There have been some extremely famous people (Jim Rogers) state the current commodity boom will run for 20-30 years, with the globe currently in year 7. As stated in the recent paragraphs, expansion of other countries i.e. consumption of resources requires a constant or growing supply of energy. Once peak oil occurs, it will result in the inevitable decline of global GDP for a significant period of time until a new equilibrium is reached. Oil is used for transporting goods, so a sudden lack of oil or high oil prices are going to significantly impact the consumption profile of global consumers. High prices could literally cap consumption that could cause demand destruction.
Countries will try and get around higher commodity prices by inflating their currencies, but eventually a collapse of debt and hyperinflation will cause a severe deflation (as per Easter Island). Commodity prices are likely to remain high for the next 20-30 years, but that does not necessarily translate into a 25-year bull market in related stocks.
The Mexican government received around 40% of the money in their coffers from the Cantarell Oil Field. With Cantarell now declining around 20% YOY, this is going to significantly affect the ability of the Mexican government to function at current output. The socialist candidate in the 2006 elections, Obrador lost by a marginal 1.35% (give or take). Over the coming years, expect pressure on the government to eventually take a similar stance to Hugo Chavez in Venezuela post 2012 Mexican elections (I expect a socialist landslide at this point in time). Nearly every gold or silver company in Canada or the US has some form of operations based in Mexico. An event such as this would be more than enough to cap the bull market in gold/silver stocks. Gold and silver bullion likely would rise even higher in price due to the typical scenario of socialists mining known deposits without diverting any cash to pay for drilling to increasing reserves or maintain infrastructure.
Many countries are going to nationalize their assets by 2014, making ownership of resource stocks improbable. Fear of nationalization will drive down stock prices, just look at any stock that had exclusive presence in Venezuela or Bolivia. For the threat of nationalization post 2012, we recommend conversion of money in Mexican gold/silver stocks into gold/silver bullion around mid 2010 to no later than early 2011 (it will be the late investors that end up holding the bag in gold and silver stocks). The above scenario may take later to occur than presented, but it is better to lower the degree of portfolio risk than take any risk at all.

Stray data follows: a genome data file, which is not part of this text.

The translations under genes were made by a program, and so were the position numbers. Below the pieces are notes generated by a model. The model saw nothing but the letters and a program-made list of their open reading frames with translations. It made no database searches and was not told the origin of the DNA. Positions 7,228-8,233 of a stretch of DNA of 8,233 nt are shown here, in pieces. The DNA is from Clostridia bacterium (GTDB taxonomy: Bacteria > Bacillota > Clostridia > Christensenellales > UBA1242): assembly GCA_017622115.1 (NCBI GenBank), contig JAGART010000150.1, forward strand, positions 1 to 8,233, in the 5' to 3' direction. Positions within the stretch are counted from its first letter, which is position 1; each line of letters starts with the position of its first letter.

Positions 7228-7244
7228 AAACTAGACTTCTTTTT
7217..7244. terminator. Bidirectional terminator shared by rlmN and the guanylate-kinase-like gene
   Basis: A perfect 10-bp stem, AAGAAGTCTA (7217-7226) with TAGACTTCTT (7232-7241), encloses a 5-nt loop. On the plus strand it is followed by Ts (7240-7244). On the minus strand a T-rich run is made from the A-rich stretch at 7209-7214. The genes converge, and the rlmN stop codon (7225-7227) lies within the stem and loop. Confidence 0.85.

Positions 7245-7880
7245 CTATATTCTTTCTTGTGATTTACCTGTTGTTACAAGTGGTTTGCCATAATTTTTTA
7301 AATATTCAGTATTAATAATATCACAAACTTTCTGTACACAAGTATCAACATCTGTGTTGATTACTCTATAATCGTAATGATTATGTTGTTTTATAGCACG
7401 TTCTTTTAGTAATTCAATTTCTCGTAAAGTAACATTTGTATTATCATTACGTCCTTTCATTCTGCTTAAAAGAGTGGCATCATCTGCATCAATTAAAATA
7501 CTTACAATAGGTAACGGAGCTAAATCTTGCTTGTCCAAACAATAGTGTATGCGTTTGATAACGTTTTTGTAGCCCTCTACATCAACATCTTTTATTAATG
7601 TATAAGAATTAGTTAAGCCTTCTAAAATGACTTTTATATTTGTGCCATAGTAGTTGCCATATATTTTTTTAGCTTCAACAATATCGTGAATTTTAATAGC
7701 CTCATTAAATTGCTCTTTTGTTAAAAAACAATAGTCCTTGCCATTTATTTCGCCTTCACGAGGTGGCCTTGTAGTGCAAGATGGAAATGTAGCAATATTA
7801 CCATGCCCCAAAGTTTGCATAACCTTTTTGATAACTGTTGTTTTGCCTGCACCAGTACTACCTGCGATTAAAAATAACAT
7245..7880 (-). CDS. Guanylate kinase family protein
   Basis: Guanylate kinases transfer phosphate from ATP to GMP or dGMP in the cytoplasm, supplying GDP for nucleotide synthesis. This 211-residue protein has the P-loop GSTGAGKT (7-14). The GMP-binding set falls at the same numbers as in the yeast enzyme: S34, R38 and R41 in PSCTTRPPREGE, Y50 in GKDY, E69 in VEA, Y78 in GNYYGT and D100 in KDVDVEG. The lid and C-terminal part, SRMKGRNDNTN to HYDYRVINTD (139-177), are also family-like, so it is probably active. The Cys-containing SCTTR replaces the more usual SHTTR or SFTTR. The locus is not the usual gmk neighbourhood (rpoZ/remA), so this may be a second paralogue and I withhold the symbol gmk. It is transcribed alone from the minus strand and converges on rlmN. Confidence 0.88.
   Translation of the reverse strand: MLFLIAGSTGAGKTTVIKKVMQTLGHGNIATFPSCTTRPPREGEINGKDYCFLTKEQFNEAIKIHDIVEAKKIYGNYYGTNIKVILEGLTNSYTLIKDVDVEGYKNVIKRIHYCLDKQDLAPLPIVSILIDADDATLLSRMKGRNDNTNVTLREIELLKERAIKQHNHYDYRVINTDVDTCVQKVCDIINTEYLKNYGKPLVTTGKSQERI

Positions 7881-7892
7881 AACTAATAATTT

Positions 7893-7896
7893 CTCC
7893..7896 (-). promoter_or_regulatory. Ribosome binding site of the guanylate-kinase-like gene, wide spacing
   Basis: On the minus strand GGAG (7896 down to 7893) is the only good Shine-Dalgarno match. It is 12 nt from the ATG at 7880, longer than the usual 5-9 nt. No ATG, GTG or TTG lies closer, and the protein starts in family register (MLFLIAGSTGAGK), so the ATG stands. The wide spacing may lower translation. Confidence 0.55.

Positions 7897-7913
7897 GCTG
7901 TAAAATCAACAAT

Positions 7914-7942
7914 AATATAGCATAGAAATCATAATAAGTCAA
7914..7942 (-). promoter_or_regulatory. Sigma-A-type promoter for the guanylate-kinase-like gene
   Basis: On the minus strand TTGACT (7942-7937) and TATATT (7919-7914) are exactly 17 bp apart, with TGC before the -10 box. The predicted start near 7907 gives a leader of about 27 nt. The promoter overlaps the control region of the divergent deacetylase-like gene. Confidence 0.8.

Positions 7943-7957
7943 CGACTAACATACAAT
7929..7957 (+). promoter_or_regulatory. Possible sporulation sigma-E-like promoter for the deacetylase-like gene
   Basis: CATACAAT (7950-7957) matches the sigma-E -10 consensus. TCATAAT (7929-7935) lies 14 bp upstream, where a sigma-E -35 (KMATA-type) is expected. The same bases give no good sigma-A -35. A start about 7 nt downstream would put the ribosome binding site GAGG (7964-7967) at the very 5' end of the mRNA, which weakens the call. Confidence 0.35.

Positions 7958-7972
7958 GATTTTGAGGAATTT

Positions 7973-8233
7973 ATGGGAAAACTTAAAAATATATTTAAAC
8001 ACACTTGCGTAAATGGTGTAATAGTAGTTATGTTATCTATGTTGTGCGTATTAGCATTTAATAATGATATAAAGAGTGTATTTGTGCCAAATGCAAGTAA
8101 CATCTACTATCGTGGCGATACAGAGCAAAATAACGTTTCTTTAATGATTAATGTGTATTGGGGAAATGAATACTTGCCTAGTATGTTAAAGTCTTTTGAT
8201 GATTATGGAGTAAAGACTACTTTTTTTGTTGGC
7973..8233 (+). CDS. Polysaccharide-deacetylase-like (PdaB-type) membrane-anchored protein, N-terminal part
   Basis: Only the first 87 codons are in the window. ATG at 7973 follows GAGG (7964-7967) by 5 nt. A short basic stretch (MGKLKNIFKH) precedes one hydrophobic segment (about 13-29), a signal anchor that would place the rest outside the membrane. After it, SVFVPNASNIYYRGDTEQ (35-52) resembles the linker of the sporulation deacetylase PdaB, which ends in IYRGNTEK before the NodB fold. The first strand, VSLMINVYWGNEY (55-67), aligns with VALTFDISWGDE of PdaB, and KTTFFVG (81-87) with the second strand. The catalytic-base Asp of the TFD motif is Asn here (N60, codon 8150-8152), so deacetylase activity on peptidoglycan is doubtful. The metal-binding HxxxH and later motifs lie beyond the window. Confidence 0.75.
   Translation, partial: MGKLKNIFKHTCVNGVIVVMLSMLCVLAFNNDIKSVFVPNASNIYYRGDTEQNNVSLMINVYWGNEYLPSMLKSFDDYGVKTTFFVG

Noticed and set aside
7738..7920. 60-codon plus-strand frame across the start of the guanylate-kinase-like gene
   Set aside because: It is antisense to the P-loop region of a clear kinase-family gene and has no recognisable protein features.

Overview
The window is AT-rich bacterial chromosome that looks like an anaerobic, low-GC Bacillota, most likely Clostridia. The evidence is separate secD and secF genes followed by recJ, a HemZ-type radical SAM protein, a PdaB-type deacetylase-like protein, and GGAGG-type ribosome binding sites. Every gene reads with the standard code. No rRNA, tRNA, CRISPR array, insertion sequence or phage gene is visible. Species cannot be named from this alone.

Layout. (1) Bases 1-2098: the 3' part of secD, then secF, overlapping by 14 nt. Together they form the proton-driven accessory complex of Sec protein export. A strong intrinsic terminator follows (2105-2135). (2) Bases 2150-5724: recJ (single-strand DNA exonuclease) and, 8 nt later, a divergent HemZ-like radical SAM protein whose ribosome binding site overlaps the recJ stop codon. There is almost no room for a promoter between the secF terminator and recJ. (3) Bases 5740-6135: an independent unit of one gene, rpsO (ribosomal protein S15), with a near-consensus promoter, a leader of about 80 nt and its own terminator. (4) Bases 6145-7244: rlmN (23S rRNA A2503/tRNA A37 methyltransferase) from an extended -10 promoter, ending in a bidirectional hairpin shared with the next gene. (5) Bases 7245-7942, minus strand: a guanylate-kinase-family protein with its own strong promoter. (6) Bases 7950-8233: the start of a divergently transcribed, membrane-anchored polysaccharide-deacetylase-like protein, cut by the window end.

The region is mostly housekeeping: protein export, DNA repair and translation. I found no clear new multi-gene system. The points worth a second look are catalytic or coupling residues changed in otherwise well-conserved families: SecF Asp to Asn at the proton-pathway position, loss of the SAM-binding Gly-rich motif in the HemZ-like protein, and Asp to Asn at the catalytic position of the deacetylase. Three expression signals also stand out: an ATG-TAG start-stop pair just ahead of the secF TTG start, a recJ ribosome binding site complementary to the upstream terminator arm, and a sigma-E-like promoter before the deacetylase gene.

Peak oil also will bring many different peaks e.g. peak technology, peak GDP, peak industrialization etc. One unsuspecting item is the likelihood of peak CO2 (at least the amount from human production). The levels of CO2 have been increasing slowly since the advent of the industrial revolution in Europe in the late 18th century.
Currently, there is a 10-15 year window mankind has to establish a flat lining of CO2 production to cause a reversal of the warming trend 50-100 years from now. The expected 3-6% YOY decline in oil production will result in a similar decline in CO2 production. Many suspect that coal consumption will be increased in order to meet rising energy demand, thereby negating the percentage decline expected to be seen from declining oil production. Oil is used for transportation and I suspect that many will be surprised at how quickly the declines in extracting coal and other forms of mining on a daily basis will be seen once supplies bottleneck. As such I think although global warming is an important issue, it is relatively safe to assume that CO2 production from humankind will decline 3-6% YOY for the next 20-50 years.
Currently, the global icecaps are melting, which causes one to ponder a well-known Newton's law. "For every reaction, there is an equal and opposite reaction. There are large blocks of ice in Antarctica and other places around the globe exerting a tremendous downward pressure on the Earth's crust. Melting the ice away essentially lifts the pressure from the vice, allowing the opposite pressure to be exerted in an upward direction. This could translate into strong plate tectonic movement over the coming centuries, which translate into more volcanic activity. Since one major volcanic event can spew more CO2 into the atmosphere than man produces in a given year, Mother Nature will be the likely culprit for any increases in the coming decades.
The purpose of this article was to collate all the current information about CCD seen with bee populations and possible causes. This phenomenon should be the central focus of governments for research, because a measly 3-5 million USD/year is small compared to allowing a $15 billion/year crop industry to operate. If the trend continues, expect food prices to go off the charts.
Peak oil ties into the bee issues via herbicide, pesticide, and fertilizer production. Lower levels of these components to crops will result in lower yields. Fertilizing fields with organic means (cow, pig and chicken manure, composting etc.) will be important for attempting to maintain yields.
With Peak Oil will come Peak CO2. The Earth will return to a homeostatic balance over the course of the next 300-500 years and hopefully humankind is still around to witness this event. The release of carbon trapped beneath the surface of the Earth (oil, bitumen and coal) has increased the carbon pool of the planet, thereby carbon based life for hundreds of millions of years. One of the few benefits of humankind has had in recycling carbon back to the planet for carbon-based life.
There is a lot to learn about the web of nature and it is important to walk around such webs rather than right through, because the outcome could be rather sticky.
Last week I released an update on the US Dollar Index, which will be the last of technical analysis reports I put on the web for the next 4-5 months. The next article I put out in 3-4 weeks will be controversial to say the least...hint: it has to do with the global government system.